The Journal of Douglas Allen Deeds: The Donner Party Expedition (My Name is America series)
by Rodman Philbrick
One of the most gripping and tragic survival stories in American history is now the subject of a My Name is America book. The Journal of Douglas Allen Deeds starts off full of excitement and optimism. In fact, young Douglas's first words in his journal are, "Today I embark on a great journey."
And surely that is how the
of the Donner Party felt as they left Independence, Missouri
on the pioneer trail to their new
lives in California.
The leaders of the group--Mr. Reed and Mr. Donner--had not made the journey themselves, but they had a lot of faith in their guidebook--The Emigrants Guide to Oregon and California--which explained every step of the way and even offered a new shorter route that would shave weeks off their journey.
The journal is written by Douglas, a young orphan boy who is warmly welcomed by the families of the party. A courageous and likeable character, Douglas describes the joys and hardships the group encounters en route, and then records--in gripping detail--the series of tragedies that begin to unfold.
Note: I do not wish to include spoilers, but I must include this word of warning. (Plus, most people know the true story upon which this journal is based.) When the group becomes trapped in the snowy Sierras and face death by starvation, they resort to cannibalism. Although no graphic details are included in the book, please consider this when recommending this book. Just so you know. :)
Reading Level: age 9-12
D.R.A. Level: Level 40
Lexile Measure: Level 920L
Before they start the book, give students who are reading The Journal of Douglas Allen Deeds an outline map of the western US and tell them to record key events in the story on the map roughly where they occur en route to California. Inform them that they will need to keep this with their book, and record events as they come across them, as attempting to do so afterward will be very challenging. There is no map in the book, so this will help them to see the enormity of the journey and realize, after many pages have been read, that the Donner Party still had much of their journey ahead of them!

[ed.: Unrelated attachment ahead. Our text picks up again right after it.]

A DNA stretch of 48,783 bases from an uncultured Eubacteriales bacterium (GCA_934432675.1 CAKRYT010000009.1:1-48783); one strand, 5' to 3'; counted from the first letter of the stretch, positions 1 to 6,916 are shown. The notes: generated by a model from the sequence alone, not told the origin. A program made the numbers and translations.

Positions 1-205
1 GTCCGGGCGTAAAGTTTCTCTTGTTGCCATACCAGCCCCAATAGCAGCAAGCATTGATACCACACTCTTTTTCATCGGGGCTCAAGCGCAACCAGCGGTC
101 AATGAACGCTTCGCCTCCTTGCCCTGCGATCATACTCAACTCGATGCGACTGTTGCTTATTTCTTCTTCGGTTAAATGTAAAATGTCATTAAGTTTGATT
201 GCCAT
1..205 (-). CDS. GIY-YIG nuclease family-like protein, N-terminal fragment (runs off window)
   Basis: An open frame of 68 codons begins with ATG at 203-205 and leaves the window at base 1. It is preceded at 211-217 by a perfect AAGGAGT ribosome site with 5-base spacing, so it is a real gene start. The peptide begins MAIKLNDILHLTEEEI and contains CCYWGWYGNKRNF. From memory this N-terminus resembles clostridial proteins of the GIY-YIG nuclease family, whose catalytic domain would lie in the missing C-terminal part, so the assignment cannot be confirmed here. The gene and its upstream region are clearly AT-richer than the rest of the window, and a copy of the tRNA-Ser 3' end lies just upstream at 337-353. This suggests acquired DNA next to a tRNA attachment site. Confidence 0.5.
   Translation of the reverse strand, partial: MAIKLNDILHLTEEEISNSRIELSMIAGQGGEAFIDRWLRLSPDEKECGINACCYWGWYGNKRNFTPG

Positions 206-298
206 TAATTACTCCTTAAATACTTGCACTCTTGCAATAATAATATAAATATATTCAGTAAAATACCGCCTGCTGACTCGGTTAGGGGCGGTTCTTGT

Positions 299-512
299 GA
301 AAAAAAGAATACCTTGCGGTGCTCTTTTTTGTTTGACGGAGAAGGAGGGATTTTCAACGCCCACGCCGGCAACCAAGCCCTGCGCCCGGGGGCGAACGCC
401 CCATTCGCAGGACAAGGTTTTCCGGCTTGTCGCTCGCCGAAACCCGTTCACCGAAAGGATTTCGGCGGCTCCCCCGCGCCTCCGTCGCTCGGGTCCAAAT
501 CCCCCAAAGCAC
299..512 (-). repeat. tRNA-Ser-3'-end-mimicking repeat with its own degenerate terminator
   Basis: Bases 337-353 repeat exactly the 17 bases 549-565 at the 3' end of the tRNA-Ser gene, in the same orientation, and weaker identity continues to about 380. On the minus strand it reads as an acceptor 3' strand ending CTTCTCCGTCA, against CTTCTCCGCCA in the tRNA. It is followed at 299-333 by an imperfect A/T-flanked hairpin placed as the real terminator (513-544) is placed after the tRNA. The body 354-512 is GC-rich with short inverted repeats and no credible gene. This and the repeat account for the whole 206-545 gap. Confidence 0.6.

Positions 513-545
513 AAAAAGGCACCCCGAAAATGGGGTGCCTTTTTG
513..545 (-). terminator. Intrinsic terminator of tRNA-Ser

The map includes a line marking the route the Donner Party took, as well as large circles for major milestones en route. Through reading the book, students should be able to label the dots as follows, from right to left:
- Independence, MO
- Fort Laramie, WY
- Fort Bridger, WY
- Great Salt Lake, UT
- Sutter's Fort, CA
Have students label at least 8-10 other key events that happened en route. We figure some teachers will want to have students come up with events while other teachers will want to provide a list of events to label on the map. Therefore, the following list (and the list above) is not included on the handout.
Here is a list of 10 events students could label --OR-- a list of events to provide to students:
- first river crossing at the Kaw River (aka the Kansas River)
- James Reed gives the group the news about Hastings Shortcut [not the man on horseback]
- long trek across the salt flats
- Douglas uses snowshoes for the first time
- someone breaks their leg (add in name once you get to that point)
- first encounter with Indians (Sioux)
- the party reaches Chimney Rock
- a murder takes place!
- Douglas shoots his first buffalo
- Douglas knocks on a cabin door
Students will probably need access to a detailed map of the United States in order to complete this assignment (ie...locating the Great Salt Lake, etc.) You could also encourage them to add in other locations like the Sierra Mountains, the Platte River, etc.
One fun option--make the handout much larger (if you have the printing capability to do so) and have students illustration the items they list on the map (ie: small picture of a fort or a buffalo...)
Make an 'old-timey' scrapbook
For the more artistically inclined students... Provide students with 10 3x5 or 4x7 pieces of cardstock paper (or note cards already cut to that size) and have them draw 'snapshots' of key events along the route. Once done, have them glue the snap shots onto black construction paper and write captions below each snapshop with a white paint pen, like they used to do in photo albums of that era. Staple the black papers together and put a small 'snapshot' drawing on the front or a map of the route, and you have a photo album of the journey.
One hint: Suggest to students that they stop every 15 pages, reflect on the events they have just read about, and create a 'snapshot' of one key event. That way the snapshots are spread out and represent the full length of the journey.
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